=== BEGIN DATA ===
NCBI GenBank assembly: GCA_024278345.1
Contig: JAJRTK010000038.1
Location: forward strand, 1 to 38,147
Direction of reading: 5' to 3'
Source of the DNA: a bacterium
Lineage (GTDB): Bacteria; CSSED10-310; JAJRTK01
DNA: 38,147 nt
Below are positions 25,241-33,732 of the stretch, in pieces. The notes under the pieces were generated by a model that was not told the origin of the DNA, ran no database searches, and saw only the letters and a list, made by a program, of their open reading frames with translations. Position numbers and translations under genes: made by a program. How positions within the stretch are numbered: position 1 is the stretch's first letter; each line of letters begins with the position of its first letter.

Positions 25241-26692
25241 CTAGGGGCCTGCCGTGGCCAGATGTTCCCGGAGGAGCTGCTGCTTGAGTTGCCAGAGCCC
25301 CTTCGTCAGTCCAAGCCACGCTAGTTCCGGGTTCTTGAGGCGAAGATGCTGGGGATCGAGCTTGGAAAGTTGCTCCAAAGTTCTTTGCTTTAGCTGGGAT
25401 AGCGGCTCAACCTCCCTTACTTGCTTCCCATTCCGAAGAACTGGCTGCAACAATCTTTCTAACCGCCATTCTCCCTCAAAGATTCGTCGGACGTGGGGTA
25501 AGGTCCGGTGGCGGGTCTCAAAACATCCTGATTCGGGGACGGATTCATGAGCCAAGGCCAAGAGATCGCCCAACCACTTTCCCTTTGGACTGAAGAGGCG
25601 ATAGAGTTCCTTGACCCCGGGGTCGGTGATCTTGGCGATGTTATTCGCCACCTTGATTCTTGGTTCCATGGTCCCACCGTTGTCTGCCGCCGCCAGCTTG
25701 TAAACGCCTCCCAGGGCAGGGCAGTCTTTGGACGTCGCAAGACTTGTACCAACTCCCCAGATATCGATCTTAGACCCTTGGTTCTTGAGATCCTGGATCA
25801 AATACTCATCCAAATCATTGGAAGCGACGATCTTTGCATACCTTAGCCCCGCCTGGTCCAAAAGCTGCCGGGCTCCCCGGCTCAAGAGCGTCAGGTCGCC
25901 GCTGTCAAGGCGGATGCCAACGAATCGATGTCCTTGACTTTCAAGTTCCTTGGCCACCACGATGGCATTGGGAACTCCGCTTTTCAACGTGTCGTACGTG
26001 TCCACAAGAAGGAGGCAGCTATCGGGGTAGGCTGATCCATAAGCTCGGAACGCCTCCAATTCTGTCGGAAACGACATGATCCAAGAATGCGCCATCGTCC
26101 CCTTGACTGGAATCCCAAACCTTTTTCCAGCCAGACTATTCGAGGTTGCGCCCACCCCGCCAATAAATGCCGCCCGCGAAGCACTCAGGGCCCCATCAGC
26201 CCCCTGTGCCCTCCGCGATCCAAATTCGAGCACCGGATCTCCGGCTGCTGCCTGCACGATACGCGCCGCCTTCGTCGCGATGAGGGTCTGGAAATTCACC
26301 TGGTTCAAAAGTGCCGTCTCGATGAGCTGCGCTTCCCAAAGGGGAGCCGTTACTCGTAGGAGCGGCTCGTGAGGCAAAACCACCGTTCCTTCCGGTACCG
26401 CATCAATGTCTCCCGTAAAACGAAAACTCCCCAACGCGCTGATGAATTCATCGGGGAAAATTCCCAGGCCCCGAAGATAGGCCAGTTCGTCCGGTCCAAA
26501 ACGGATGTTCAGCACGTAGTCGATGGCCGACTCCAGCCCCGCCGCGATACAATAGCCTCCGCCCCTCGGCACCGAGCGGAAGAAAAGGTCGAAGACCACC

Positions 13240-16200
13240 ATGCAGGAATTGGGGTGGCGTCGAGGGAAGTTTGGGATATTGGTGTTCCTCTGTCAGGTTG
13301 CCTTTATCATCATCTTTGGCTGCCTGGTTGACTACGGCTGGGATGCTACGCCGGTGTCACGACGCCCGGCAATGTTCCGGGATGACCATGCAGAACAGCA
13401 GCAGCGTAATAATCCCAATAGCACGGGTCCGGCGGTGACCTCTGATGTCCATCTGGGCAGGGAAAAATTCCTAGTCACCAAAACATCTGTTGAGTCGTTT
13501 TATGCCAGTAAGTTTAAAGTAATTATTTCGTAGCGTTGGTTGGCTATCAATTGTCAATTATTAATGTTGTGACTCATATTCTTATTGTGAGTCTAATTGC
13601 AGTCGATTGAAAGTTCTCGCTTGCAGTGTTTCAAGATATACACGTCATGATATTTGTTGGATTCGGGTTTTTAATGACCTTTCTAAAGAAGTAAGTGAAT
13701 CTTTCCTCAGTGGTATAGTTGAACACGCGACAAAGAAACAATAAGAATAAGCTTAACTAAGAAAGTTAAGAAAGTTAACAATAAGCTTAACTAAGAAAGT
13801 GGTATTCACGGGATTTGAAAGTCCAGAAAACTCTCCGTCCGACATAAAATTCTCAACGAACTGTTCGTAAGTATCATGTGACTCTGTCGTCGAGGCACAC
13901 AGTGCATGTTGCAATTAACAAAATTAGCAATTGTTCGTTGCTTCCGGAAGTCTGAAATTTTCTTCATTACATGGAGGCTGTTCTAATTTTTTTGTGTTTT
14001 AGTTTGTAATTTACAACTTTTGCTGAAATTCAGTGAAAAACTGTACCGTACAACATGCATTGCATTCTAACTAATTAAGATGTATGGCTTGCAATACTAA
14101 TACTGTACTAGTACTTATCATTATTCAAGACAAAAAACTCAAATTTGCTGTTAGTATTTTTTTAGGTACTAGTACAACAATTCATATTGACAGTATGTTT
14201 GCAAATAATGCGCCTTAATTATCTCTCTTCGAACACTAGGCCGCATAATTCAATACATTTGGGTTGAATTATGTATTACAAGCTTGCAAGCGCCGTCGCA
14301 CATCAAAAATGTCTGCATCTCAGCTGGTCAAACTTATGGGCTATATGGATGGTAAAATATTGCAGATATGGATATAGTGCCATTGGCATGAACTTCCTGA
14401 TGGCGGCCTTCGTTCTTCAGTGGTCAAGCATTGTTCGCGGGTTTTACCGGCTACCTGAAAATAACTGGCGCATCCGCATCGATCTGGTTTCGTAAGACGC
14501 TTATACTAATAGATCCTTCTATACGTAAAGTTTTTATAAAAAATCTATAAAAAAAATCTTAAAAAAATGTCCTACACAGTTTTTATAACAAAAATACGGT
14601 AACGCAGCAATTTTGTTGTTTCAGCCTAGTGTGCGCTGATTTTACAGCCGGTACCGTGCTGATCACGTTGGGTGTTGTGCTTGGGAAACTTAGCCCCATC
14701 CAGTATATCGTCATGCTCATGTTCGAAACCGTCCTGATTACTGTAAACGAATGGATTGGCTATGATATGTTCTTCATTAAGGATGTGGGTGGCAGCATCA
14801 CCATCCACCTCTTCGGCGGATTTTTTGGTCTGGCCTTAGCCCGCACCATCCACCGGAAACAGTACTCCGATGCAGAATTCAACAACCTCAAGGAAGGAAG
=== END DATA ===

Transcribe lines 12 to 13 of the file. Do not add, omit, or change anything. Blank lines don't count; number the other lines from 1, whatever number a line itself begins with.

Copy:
25401 AGCGGCTCAACCTCCCTTACTTGCTTCCCATTCCGAAGAACTGGCTGCAACAATCTTTCTAACCGCCATTCTCCCTCAAAGATTCGTCGGACGTGGGGTA
25501 AGGTCCGGTGGCGGGTCTCAAAACATCCTGATTCGGGGACGGATTCATGAGCCAAGGCCAAGAGATCGCCCAACCACTTTCCCTTTGGACTGAAGAGGCG